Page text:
First going to pay his respects to the Lord of the World, he (i.e., Buddha) addressed him and said,
"Bimbasara-raja has sent for you, no doubt desiring to see the hair beneath your feet. When the king desires to see it, you must sit cross legged with your feet turned up. If you stretch out your feet towards the king, the laws of the country exact death."
The householder's son, having received the instruction of Buddha, went. He was then led into the palace and
presented (to the king). The king desiring to see the hair, he sat cross-legged with his feet turned up. The king, approving of his politeness, formed a great liking for him. Having paid his final respects, he then returned to the place where Buddha was.
Tathagata at that time was preaching the law and teaching by parables. Hearing the discourse and being moved by it, his mind was opened, and he forthwith became a disciple. Then he applied himself with all his power to severe thought, with a view to obtain the fruit (of Arhatship). He walked incessantly up and down, until his feet were blood-stained.
The Lord of the World addressed him, saying,
"You, dear youth, when living as a layman, did you know how to play the lute?"
He said, "I knew."
"Well, then," said Buddha, "I will draw a comparison derived from this. The cords being too tight, then the sounds were not in cadence; when they were too loose, then the sounds had neither harmony nor charm; but when not tight and not slack, then the sounds were harmonious. So in the preparation for a religious life, the case is the same; too severe, then the body is wearied and the mind listless; remiss, then the feelings are pampered and the will weakened."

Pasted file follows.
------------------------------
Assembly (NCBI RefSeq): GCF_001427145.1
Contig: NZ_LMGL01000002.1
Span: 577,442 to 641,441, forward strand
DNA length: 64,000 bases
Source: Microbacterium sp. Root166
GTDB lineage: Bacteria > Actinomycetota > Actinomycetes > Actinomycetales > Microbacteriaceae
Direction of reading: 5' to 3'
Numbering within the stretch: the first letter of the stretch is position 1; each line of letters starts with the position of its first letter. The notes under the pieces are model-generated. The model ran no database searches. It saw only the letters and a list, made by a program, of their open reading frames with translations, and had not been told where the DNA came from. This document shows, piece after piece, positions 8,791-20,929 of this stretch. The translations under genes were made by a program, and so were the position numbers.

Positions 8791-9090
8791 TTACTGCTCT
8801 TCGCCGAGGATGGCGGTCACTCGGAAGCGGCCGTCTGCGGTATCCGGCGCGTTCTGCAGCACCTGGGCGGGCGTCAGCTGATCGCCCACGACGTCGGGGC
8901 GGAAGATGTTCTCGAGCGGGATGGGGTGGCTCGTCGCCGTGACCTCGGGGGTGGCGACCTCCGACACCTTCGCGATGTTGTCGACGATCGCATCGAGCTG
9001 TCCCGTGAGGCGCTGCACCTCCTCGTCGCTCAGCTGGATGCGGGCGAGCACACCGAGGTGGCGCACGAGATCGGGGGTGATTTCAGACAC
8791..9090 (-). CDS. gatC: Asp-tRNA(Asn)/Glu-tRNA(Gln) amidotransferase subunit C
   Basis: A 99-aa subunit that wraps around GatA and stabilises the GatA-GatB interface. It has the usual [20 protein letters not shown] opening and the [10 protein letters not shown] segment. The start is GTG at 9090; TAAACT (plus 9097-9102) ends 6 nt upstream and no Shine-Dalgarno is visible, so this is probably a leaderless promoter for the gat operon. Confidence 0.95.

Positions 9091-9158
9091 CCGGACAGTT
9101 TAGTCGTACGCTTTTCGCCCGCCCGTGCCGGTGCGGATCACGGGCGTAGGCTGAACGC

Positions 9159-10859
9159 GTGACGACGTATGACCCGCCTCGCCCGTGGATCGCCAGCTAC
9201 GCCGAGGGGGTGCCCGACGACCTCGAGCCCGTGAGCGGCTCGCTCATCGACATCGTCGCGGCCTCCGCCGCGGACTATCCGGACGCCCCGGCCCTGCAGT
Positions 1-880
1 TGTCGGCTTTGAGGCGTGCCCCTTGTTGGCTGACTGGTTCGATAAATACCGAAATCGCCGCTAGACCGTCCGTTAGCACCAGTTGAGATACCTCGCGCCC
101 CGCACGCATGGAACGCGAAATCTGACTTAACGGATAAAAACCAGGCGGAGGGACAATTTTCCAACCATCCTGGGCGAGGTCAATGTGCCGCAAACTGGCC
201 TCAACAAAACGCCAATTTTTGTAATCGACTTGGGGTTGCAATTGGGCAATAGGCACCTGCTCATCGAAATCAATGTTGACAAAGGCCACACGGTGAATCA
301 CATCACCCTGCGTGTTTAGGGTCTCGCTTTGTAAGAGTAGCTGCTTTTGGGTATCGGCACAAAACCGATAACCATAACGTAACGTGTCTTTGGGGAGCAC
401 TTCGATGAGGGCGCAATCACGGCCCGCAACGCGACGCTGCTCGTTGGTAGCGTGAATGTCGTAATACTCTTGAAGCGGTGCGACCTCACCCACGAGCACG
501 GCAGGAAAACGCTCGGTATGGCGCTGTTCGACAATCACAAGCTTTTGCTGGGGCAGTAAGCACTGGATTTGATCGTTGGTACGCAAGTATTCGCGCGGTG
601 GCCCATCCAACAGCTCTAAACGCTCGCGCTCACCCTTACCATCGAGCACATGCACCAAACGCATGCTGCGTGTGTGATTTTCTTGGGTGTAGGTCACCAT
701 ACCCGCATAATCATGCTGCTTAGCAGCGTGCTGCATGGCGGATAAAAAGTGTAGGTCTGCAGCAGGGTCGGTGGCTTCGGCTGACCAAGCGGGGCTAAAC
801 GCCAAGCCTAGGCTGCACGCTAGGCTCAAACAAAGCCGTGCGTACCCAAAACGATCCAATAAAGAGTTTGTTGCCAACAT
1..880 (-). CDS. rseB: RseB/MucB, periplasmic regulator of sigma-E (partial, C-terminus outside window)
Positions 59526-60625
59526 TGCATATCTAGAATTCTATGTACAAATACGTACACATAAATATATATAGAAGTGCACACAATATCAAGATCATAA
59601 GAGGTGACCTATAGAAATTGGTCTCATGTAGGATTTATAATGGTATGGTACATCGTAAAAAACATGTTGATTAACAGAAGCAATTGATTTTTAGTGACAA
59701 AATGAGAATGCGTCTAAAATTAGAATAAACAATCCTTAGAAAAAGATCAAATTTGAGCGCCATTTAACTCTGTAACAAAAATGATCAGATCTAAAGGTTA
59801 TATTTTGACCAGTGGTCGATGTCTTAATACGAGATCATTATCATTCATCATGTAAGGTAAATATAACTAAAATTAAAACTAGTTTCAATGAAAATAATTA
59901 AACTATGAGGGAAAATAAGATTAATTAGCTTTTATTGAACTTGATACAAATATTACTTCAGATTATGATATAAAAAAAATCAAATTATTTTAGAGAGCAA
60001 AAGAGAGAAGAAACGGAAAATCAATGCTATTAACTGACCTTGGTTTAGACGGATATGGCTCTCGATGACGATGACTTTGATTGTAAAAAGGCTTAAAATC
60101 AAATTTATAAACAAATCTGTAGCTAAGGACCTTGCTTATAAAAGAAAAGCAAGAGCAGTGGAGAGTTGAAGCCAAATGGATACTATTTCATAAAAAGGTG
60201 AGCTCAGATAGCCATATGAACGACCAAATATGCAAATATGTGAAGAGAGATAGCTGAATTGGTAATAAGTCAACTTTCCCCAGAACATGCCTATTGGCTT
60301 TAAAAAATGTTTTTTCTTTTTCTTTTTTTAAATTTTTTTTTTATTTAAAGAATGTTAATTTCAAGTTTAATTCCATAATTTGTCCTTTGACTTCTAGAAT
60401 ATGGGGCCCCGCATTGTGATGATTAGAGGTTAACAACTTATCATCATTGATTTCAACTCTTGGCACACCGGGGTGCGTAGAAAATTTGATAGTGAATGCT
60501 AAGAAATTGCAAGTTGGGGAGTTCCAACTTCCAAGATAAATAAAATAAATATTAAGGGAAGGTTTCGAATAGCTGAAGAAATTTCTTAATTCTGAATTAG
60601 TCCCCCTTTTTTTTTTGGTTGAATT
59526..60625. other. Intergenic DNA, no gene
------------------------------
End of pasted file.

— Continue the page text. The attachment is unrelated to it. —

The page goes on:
Having received this instruction from Buddha, he moved round him in a respectful way, and by these means he shortly obtained the fruit of Arhatship.
A small solitary mountain, with a double peak, Buddha rested during rain.
On the western frontier of the country, to the south of the river Ganges, we come to a small solitary mountain, with a double peak rising high. Formerly Buddha in this place rested during the three months of rain, and subdued the Yaksha Vakula (Yo-c'ha Po-khu-lo).

A great stone with Buddha’s impression and a stupa
Below a corner of the south-east side of the mountain is a great stone. On this are marks caused by Buddha sitting thereon. The marks are about an inch deep, five feet two inches long, and two feet one inch wide. Above them is built a stupa.

Another impression on the stone
Again to the south is the impression on a stone where Buddha set down his kiun-chi-kia (kundika or water- vessel). In depth the lines are about an inch, and are like a flower with eight buds (or petals).

The foot-traces of the Yaksha Vakula
Not far to the south-east of this spot are the foot-traces of the Yaksha Vakula. They are about one foot five or six inches long seven or eight inches wide, and in depth less than two inches. Behind these traces of the Yaksha is a stone figure of Buddha in sitting pasture, about six or seven feet high.
A place where Buddha walked
Next, to the west, not for off, is a place where Buddha walked for exercise.

The old residence of the Yaksha
Above this mountain top is the old residence of the Yaksha.

A foot-trace of Buddha
Next, to the north is a foot-trace of Buddha, a foot and eight inches long, and perhaps six inches wide, and half an inch deep. Above it is a stupa erected. Formerly when Buddha subdued the Yaksha, be commanded him not to kill men nor eat their flesh. Having respectfully received the law of Buddha, he was born in heaven.

Seven hot springs
To the west of this are six or seven hot springs. The water is exceedingly hot.
To the south the country is bounded by great mountain forest in which are many wild elephants of great size.
Leaving this kingdom, going down the river Ganges, on its south bank eastwards, after 300 li or so we come to the country of Chen-po (Champa.).